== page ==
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In The Nature of Existence [Volume II: Reality - 1988 paperback edition, p.10] McTaggart distinguished between two senses of time:

The A-Series, to 'that series of positions which run from the far past to the near past, to the present, and then to the near future, and to the far future, or conversely'.

And to the B-Series, which runs from 'earlier to later, or conversely'.

I'm having some difficulty in distinguishing these two senses; and the unhelpful names do not help either, other than exemplifying that they are series ie ordered.

I'd suggest that the A-Series identifies the present, and then from the present identifies the past and the future; this is generally how we identify time in our daily life ie

I will meet you tommorow

Or

later, man, later

And

Did you watch the game yesterday?

And that the B-Series is like the mathematical notion of time in that the whole of time is there, in a sense; and we can identify one event from another as being earlier or later, or even simultaneous; and this is the time generally used in history

in 1789 the French Revolution happened

In 1831 the Indian Act was signed

Of course, historical time does not extend to the future; as events haven't happened yet; but some of course are planned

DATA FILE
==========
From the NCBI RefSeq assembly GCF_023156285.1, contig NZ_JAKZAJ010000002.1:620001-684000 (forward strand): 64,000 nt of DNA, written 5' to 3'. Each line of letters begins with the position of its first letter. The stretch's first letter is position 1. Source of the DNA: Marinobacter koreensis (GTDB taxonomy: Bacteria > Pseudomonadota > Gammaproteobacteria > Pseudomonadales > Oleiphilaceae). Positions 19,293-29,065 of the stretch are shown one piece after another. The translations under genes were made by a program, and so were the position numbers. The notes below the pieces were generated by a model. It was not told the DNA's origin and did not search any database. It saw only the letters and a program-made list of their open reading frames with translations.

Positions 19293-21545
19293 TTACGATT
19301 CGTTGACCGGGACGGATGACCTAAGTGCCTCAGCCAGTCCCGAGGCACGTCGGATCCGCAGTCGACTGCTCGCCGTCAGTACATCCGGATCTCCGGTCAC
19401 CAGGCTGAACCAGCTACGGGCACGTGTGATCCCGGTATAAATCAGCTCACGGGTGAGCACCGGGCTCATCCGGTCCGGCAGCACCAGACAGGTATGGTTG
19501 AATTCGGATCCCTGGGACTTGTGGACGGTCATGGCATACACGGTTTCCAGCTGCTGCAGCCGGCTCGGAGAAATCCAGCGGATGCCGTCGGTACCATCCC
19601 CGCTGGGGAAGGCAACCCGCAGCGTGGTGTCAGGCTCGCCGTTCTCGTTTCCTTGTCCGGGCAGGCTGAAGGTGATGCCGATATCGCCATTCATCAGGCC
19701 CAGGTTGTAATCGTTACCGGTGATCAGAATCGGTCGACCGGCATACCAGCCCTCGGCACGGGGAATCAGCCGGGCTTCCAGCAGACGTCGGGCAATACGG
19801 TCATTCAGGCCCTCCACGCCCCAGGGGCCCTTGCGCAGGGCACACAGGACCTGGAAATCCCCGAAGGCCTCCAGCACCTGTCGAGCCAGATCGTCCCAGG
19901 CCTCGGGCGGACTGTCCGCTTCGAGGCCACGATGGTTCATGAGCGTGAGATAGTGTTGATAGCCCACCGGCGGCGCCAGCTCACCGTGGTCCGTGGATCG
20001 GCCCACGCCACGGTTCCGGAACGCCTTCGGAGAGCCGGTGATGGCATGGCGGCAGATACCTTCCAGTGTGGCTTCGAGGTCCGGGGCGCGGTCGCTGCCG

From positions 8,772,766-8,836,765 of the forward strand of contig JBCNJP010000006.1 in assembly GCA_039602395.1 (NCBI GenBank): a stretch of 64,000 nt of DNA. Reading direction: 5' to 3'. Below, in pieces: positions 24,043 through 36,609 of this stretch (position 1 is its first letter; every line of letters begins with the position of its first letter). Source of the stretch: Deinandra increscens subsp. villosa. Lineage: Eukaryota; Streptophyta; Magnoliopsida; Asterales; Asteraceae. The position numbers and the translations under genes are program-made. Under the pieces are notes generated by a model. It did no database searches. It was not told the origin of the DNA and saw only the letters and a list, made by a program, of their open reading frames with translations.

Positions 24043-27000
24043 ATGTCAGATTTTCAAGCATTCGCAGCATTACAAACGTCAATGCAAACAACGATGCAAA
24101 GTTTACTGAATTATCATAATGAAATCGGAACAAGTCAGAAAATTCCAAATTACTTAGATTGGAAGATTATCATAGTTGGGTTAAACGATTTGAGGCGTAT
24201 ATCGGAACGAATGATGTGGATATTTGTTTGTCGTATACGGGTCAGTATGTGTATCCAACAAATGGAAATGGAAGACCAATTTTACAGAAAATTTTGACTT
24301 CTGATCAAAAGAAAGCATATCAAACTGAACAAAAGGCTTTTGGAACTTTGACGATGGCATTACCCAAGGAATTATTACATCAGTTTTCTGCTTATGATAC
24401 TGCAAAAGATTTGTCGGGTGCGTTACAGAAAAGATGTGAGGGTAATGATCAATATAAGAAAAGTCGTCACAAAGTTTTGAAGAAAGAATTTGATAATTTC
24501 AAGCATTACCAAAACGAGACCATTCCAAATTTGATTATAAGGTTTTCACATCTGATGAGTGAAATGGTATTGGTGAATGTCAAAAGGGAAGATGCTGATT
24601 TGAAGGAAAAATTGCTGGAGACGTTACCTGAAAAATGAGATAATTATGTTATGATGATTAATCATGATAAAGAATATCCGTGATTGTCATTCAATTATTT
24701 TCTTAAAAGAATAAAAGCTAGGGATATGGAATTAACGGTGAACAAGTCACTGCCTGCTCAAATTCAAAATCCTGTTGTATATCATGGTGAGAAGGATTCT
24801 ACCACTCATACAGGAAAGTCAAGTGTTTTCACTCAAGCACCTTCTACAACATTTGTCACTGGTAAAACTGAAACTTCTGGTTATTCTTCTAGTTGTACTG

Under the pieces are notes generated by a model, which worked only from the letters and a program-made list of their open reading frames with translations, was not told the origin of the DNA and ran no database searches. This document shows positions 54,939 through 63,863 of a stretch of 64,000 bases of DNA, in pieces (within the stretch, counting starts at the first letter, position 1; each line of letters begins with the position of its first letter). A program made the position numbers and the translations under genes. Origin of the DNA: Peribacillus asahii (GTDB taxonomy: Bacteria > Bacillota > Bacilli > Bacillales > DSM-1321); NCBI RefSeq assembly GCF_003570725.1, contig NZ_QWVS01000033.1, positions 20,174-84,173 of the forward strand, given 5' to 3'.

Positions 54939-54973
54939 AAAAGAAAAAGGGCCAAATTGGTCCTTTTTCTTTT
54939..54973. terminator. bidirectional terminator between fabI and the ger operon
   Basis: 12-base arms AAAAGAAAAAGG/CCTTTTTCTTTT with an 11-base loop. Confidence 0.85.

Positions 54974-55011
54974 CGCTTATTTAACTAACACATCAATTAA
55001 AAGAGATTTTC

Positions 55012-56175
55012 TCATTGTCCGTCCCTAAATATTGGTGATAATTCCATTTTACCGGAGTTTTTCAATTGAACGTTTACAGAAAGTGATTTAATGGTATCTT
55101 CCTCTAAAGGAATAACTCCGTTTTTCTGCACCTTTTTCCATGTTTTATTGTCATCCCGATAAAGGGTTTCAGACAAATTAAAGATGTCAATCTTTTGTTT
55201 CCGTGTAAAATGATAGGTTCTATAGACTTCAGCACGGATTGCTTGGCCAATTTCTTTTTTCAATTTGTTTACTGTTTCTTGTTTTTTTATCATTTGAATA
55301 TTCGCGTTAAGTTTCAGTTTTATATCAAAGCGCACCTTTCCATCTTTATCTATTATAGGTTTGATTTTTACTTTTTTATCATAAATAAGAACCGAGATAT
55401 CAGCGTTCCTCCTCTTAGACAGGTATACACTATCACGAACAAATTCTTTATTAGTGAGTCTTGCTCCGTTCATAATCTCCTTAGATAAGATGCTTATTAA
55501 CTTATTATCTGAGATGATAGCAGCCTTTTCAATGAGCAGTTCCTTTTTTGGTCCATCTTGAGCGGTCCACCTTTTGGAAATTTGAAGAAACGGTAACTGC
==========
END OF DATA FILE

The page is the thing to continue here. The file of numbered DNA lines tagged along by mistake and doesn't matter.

The Football World Cup of 2020 will take place in ...

Are these the correct interpretation of McTaggarts two senses of time; and what was the problematic the identified?

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    Interestingly McTaggart suggested there were three views about time. The A and B theory are ones that he rejected. The C theory is an idealistic one that does not exist (plato.stanford.edu/entries/mctaggart). – virmaior Jul 17 '15 at 12:31
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Regardless of what one thinks of McTaggart's conclusions about the unreality of time your analysis is correct!

As you say, the A-series identifies the present. To reword, the A-series chooses or picks out a moment (or position as McTaggart says) in and marks that as the present moment. From there, relative to that present moment, the near past and near future and the distant past and distant future, are constructed.

So let us call the A-series the relative conception of time. (the term subjective might also work but relative is probably better because it fits with relational theory in physics.)

The B-series relies on the fact that If /M/ is ever earlier than /N/, it is always earlier. (a bit further up the page). McTaggart characterises the distinctions of this class using the term permanent and the other class as not permanent.

But let us go with calling the B-series the absolute conception of time. (The term objective might also work but as we're going with relative let's choose absolute.)

This is why your use of standardised Gregorian dates is correct in your last three examples and why their absence is correct in your first three.

I'm not sure why you are having difficulty in distinguishing the senses because you have distinguished them reliably and in the manner in which McTaggart has.

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